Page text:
BMW thinks holograms are the future of interfaces

The HoloActive Touch debuts at CES 2017.

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BMW thinks holograms are the future of interfaces

You can count on BMW to introduce fascinating concepts, and many even make it into production, such as its ConnectedDrive personal assistant app. Others, like the motorcycle that balances itself so well drivers don't need a helmet, are probably a few years off; Such is the uncertainty of showing off novel automotive designs that technology doesn't quite support yet. But that isn't stopping BMW from presenting another fun, who-knows-when-we'll-get-it tech ditty at the upcoming CES 2017: The HoloActive Touch, a virtual interface for cars.

Per BMW's description, the interface will let you control car functions with hand gestures and motions, enabling drivers to use "the visible and tangible driver-vehicle interaction familiar from conventional touchscreens." Supposedly, it will project holographic control surfaces upward from the center console at steering-wheel height, allowing the driver to interact with them using their free hand. A camera will track fingertip positions and the system emits a "pulse" when a function is activated.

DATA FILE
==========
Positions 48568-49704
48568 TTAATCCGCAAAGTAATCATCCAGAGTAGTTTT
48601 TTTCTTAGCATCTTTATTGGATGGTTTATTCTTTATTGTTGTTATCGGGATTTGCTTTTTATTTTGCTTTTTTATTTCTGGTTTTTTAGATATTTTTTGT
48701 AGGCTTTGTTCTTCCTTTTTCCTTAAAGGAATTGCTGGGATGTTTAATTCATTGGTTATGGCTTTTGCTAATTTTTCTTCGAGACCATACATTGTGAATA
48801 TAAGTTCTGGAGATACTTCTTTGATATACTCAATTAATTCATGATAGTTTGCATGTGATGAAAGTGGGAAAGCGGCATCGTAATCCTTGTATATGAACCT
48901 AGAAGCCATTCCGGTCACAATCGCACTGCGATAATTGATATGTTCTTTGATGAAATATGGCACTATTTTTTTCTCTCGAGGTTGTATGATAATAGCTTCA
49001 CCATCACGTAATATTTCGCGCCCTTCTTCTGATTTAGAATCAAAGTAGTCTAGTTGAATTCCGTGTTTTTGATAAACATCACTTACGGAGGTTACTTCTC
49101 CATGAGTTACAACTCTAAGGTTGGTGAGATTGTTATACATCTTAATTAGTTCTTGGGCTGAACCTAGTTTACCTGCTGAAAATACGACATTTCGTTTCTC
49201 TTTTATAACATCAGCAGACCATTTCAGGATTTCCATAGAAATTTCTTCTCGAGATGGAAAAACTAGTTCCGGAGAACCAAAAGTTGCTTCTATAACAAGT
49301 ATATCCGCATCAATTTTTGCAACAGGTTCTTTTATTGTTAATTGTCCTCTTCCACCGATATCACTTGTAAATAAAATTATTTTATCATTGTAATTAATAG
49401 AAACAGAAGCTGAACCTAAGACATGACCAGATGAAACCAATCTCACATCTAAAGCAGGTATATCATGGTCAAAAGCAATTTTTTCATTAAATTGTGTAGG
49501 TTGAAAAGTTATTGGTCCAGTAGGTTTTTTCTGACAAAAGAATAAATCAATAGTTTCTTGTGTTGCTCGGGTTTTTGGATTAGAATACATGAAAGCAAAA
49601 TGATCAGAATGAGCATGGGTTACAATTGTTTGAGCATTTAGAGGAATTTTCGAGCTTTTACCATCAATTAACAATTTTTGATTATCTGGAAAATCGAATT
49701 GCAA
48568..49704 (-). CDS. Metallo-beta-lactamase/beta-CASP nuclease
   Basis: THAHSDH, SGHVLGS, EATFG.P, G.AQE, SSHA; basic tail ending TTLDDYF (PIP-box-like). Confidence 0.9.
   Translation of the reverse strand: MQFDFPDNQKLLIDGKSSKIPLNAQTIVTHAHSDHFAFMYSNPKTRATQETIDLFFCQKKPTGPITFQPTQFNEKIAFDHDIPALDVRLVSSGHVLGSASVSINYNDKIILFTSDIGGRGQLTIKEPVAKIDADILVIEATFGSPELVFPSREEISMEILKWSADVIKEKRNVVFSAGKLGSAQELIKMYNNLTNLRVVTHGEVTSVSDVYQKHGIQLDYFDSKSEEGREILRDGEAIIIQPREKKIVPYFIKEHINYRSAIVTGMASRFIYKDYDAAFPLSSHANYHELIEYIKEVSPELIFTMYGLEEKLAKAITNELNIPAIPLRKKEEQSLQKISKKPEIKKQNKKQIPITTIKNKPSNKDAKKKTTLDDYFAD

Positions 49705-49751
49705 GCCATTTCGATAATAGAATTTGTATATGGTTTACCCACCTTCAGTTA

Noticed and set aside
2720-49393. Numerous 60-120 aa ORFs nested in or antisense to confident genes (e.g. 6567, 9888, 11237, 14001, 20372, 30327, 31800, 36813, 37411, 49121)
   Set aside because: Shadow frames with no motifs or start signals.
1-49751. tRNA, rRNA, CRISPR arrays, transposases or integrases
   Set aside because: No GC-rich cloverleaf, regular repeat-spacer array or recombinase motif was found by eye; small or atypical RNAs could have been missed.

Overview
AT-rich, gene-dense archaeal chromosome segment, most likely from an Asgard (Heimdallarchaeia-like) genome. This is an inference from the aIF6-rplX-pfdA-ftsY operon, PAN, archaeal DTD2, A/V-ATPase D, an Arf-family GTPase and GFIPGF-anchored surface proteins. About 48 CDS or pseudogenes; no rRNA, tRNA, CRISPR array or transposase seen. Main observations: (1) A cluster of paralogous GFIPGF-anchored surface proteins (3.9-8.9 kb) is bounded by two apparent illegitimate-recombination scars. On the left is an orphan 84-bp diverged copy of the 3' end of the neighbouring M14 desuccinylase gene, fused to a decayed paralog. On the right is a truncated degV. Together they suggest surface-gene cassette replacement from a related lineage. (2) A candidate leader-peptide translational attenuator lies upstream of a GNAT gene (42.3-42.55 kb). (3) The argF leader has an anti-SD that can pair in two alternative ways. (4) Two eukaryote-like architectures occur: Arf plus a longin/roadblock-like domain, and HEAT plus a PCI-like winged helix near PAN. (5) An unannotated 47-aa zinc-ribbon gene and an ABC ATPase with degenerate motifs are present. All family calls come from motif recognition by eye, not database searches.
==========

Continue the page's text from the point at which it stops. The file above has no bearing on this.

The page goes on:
BMW isn't saying when the HoloActive Touch could be integrated into its car lines. But it did cite the concepts from CES' past that it evolved from, like the gesture control at the 2015 show that is now available in both the BMW 7 series and 5 series and the AirTouch that debuted at last year's. Surely the HoloActive Touch on display at CES 2017 will lend a better idea of how the whole system works before we start worrying about how a holographic system with light feedback might distract drivers far more than help them.

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